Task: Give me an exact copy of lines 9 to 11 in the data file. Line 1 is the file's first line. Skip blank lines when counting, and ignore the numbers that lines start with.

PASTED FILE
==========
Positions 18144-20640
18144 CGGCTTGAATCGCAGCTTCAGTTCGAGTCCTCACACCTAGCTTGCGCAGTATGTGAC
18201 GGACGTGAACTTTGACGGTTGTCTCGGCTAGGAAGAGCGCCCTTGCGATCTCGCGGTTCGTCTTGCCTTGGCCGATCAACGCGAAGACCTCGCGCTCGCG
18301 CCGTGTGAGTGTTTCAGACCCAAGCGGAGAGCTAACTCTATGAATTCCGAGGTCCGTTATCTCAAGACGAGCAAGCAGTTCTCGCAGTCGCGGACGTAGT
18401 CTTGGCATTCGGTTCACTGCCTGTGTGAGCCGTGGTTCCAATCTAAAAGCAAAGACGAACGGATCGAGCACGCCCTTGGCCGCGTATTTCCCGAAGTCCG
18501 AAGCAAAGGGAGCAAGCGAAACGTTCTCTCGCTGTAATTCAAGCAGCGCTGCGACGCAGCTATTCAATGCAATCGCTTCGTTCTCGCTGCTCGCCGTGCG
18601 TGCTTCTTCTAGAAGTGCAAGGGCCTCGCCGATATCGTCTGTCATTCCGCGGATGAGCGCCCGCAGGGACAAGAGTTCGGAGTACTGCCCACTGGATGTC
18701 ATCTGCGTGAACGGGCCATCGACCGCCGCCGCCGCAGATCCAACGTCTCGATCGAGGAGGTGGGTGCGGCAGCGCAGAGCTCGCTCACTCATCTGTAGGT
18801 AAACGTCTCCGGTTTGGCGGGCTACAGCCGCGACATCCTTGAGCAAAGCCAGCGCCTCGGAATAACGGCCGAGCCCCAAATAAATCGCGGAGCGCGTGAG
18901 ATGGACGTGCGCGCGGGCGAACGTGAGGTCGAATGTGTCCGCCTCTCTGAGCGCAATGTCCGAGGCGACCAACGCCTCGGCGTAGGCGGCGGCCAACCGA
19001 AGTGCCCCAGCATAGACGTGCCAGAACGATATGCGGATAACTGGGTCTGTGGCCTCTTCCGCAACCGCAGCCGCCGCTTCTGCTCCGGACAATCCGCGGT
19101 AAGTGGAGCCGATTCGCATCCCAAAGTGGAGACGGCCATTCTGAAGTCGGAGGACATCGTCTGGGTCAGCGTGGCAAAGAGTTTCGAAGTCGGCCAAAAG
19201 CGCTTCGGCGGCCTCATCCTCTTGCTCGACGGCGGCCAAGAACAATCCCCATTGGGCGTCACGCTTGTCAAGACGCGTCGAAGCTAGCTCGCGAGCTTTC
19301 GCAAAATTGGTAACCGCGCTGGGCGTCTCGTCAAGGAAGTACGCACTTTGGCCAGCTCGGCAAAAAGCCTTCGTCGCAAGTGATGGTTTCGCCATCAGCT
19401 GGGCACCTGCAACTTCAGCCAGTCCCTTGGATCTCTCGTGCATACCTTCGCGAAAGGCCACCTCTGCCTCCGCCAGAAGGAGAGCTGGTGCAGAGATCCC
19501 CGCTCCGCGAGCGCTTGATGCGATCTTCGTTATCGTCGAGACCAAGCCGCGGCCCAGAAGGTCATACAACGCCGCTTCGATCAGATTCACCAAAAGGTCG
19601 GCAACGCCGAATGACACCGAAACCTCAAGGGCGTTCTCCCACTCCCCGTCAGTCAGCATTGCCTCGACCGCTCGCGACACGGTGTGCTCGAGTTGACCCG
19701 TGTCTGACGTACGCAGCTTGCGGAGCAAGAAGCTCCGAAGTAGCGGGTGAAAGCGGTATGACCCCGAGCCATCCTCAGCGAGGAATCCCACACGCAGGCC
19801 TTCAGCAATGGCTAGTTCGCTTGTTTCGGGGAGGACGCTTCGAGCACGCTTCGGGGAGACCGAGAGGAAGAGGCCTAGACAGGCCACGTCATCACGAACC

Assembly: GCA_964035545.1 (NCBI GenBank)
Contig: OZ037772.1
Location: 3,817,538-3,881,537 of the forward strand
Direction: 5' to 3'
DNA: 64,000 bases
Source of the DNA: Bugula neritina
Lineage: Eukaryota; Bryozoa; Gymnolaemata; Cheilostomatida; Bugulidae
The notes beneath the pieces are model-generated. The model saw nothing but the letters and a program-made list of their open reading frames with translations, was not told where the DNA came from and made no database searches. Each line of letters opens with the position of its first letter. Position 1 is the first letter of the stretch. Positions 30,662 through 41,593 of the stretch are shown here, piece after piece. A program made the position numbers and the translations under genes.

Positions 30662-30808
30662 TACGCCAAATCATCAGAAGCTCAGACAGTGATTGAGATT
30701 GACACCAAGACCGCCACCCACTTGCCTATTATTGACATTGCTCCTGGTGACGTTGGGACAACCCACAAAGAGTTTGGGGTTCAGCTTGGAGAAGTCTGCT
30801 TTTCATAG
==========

18801 AAACGTCTCCGGTTTGGCGGGCTACAGCCGCGACATCCTTGAGCAAAGCCAGCGCCTCGGAATAACGGCCGAGCCCCAAATAAATCGCGGAGCGCGTGAG
18901 ATGGACGTGCGCGCGGGCGAACGTGAGGTCGAATGTGTCCGCCTCTCTGAGCGCAATGTCCGAGGCGACCAACGCCTCGGCGTAGGCGGCGGCCAACCGA
19001 AGTGCCCCAGCATAGACGTGCCAGAACGATATGCGGATAACTGGGTCTGTGGCCTCTTCCGCAACCGCAGCCGCCGCTTCTGCTCCGGACAATCCGCGGT